Jo Becker and Sylvia Moreno, Washington Post, Oct. 22
As president of the State Bar of Texas, Harriet Miers wrote that “our legal community must reflect our population as a whole,” and under her leadership the organization embraced racial and gender set-asides and set numerical targets to achieve that goal.
The Supreme Court nominee’s words and actions from the early 1990s, when she held key leadership positions as president-elect and president of the state bar, provide the first window into her personal views on affirmative action, an area in which the Supreme Court is closely divided and where Miers could tip the court’s balance.
Her tenure at the bar association also could provide new fodder for conservatives opposed to her nomination, as President Bush seeks to quell a rebellion on the right over his selection of Miers.
To some conservatives, the types of policies pursued by the Texas bar association amount to reverse discrimination. One of the chief complaints on the right against Attorney General Alberto R. Gonzales was that he clashed with conservatives who wanted to take a harder line against affirmative action.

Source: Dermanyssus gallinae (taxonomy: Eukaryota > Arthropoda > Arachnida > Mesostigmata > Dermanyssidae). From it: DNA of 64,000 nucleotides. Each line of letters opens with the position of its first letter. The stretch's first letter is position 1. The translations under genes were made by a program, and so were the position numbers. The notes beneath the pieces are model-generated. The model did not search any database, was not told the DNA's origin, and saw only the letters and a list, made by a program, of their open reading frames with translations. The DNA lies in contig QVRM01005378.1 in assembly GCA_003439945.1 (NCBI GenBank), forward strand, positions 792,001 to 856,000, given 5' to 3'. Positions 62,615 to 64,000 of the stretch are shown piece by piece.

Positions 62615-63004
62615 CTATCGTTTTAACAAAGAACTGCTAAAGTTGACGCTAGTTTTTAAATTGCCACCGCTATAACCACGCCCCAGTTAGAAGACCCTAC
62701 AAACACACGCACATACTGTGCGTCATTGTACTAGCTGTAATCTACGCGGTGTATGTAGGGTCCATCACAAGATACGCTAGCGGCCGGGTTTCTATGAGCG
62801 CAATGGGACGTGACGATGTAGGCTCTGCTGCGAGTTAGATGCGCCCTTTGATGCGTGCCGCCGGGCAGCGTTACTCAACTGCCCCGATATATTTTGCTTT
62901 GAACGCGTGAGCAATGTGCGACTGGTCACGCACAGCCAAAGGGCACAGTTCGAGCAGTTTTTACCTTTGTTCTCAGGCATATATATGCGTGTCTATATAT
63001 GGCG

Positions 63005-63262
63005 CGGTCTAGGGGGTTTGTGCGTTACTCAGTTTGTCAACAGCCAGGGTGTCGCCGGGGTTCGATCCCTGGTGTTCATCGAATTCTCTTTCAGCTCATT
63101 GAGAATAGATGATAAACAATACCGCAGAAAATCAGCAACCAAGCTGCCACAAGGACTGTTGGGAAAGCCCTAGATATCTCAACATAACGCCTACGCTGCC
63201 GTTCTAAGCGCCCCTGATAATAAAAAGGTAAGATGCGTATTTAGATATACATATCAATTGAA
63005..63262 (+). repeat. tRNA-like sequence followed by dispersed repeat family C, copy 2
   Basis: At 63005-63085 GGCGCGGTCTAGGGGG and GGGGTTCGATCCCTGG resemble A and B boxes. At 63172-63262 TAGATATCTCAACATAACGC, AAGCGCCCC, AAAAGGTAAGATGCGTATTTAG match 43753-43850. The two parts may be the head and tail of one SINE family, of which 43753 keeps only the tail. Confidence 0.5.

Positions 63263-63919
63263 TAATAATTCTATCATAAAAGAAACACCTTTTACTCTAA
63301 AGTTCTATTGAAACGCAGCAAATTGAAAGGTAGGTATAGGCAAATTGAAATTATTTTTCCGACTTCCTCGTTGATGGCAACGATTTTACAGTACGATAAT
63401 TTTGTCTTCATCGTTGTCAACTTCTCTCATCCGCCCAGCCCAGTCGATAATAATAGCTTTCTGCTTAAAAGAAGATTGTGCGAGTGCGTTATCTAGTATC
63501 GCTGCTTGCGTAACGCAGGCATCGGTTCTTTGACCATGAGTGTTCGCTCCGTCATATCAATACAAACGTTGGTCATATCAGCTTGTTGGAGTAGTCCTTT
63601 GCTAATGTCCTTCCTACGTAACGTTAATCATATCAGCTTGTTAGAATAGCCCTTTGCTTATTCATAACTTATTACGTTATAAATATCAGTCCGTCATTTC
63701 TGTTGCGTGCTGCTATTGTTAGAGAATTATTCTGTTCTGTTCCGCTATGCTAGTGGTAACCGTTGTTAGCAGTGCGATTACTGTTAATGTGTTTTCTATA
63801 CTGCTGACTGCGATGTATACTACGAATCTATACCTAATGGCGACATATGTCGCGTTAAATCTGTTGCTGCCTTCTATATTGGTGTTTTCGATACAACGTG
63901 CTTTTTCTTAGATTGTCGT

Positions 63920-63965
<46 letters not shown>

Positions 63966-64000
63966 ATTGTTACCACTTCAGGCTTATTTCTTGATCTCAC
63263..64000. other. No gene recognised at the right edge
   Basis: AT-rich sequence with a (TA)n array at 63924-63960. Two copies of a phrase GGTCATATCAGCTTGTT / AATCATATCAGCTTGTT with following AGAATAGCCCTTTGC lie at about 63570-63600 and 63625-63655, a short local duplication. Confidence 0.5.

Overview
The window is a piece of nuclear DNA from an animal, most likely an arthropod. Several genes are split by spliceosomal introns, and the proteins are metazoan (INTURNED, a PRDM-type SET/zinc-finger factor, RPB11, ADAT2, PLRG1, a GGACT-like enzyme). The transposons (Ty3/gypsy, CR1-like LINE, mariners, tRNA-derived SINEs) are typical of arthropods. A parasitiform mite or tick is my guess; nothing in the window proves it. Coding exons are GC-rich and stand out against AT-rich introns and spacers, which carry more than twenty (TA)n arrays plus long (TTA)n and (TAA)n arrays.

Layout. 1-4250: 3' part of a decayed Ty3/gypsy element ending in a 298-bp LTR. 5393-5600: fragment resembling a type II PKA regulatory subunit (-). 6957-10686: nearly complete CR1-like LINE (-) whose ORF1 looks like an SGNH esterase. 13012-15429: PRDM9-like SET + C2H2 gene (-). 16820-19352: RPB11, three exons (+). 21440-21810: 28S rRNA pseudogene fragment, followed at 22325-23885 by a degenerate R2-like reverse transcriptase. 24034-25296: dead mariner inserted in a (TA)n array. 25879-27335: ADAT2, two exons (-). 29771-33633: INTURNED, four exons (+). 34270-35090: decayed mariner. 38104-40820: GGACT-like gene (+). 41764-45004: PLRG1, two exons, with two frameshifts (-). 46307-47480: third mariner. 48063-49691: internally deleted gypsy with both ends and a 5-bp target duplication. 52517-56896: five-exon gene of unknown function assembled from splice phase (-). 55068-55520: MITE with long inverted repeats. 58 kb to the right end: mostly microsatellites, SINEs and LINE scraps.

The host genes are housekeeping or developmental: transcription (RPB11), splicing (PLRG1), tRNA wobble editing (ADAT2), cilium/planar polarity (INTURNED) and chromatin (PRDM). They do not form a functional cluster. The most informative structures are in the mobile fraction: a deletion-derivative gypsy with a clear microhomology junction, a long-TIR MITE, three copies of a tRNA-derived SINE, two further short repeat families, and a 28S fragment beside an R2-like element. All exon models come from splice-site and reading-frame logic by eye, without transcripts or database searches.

Miers, the first female president of the Texas bar, vowed in her first interview with the Texas Law Journal as president to “be inclusive of women and minorities.”
During her tenure, she championed the cause of increasing the number of female and minority lawyers in the bar’s own leadership ranks and in law firms across the state, writing that “we are strongest capitalizing on the benefits of our diversity.”
“Those are quotas,” said Roger Clegg, the general counsel for the Center for Equal Opportunity, a conservative group opposed to affirmative action. The fact that Miers “did not create the quota systems but only perpetuated and endorsed it doesn’t make it less disturbing,” he said.
The person who was the primary mover behind the policy that set hiring goals for law firms was Gonzales, who at the time served on the state bar board with Miers. Back then, minority lawyers made up fewer than 5 percent of the associates at the state’s 18 largest law firms, according to board records.
John Yoo, a conservative law professor at University of California at Berkeley who served as deputy assistant attorney general during President Bush’s first term, said the fact that Miers did not object to the policy “is another worrying sign that her real views on the kind of issues she’ll decide on the Supreme Court are not as conservative as President Bush suggests.”
“When you start setting numbers like that, you can call it a goal or anything else, but it smells like a quota,” he said. “The message is pretty clear—you are encouraging hiring based on race.”